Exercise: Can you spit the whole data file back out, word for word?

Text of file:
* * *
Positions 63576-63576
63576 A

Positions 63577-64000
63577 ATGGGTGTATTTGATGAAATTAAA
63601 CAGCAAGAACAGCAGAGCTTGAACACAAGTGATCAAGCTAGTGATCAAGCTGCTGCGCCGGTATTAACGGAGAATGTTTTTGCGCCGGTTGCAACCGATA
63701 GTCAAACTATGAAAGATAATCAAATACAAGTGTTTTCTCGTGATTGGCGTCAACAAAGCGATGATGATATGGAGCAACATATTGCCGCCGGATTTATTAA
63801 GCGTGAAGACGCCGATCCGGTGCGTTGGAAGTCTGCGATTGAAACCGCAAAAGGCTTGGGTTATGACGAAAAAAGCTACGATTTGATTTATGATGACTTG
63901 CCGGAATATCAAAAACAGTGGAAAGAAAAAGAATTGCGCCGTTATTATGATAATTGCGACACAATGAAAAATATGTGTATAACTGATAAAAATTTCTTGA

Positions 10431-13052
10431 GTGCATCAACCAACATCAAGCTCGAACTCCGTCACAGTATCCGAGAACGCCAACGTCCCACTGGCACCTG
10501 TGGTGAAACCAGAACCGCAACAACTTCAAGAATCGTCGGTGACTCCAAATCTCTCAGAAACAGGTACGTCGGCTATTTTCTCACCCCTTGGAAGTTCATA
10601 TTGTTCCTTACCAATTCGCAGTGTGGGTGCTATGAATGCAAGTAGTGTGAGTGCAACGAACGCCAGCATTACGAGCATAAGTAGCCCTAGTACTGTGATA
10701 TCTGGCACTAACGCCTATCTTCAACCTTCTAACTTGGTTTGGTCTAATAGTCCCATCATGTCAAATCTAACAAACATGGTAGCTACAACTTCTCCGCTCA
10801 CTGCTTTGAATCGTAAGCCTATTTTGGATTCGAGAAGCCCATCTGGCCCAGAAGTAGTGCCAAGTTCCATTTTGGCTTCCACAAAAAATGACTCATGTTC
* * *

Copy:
Positions 63576-63576
63576 A

Positions 63577-64000
63577 ATGGGTGTATTTGATGAAATTAAA
63601 CAGCAAGAACAGCAGAGCTTGAACACAAGTGATCAAGCTAGTGATCAAGCTGCTGCGCCGGTATTAACGGAGAATGTTTTTGCGCCGGTTGCAACCGATA
63701 GTCAAACTATGAAAGATAATCAAATACAAGTGTTTTCTCGTGATTGGCGTCAACAAAGCGATGATGATATGGAGCAACATATTGCCGCCGGATTTATTAA
63801 GCGTGAAGACGCCGATCCGGTGCGTTGGAAGTCTGCGATTGAAACCGCAAAAGGCTTGGGTTATGACGAAAAAAGCTACGATTTGATTTATGATGACTTG
63901 CCGGAATATCAAAAACAGTGGAAAGAAAAAGAATTGCGCCGTTATTATGATAATTGCGACACAATGAAAAATATGTGTATAACTGATAAAAATTTCTTGA

Positions 10431-13052
10431 GTGCATCAACCAACATCAAGCTCGAACTCCGTCACAGTATCCGAGAACGCCAACGTCCCACTGGCACCTG
10501 TGGTGAAACCAGAACCGCAACAACTTCAAGAATCGTCGGTGACTCCAAATCTCTCAGAAACAGGTACGTCGGCTATTTTCTCACCCCTTGGAAGTTCATA
10601 TTGTTCCTTACCAATTCGCAGTGTGGGTGCTATGAATGCAAGTAGTGTGAGTGCAACGAACGCCAGCATTACGAGCATAAGTAGCCCTAGTACTGTGATA
10701 TCTGGCACTAACGCCTATCTTCAACCTTCTAACTTGGTTTGGTCTAATAGTCCCATCATGTCAAATCTAACAAACATGGTAGCTACAACTTCTCCGCTCA
10801 CTGCTTTGAATCGTAAGCCTATTTTGGATTCGAGAAGCCCATCTGGCCCAGAAGTAGTGCCAAGTTCCATTTTGGCTTCCACAAAAAATGACTCATGTTC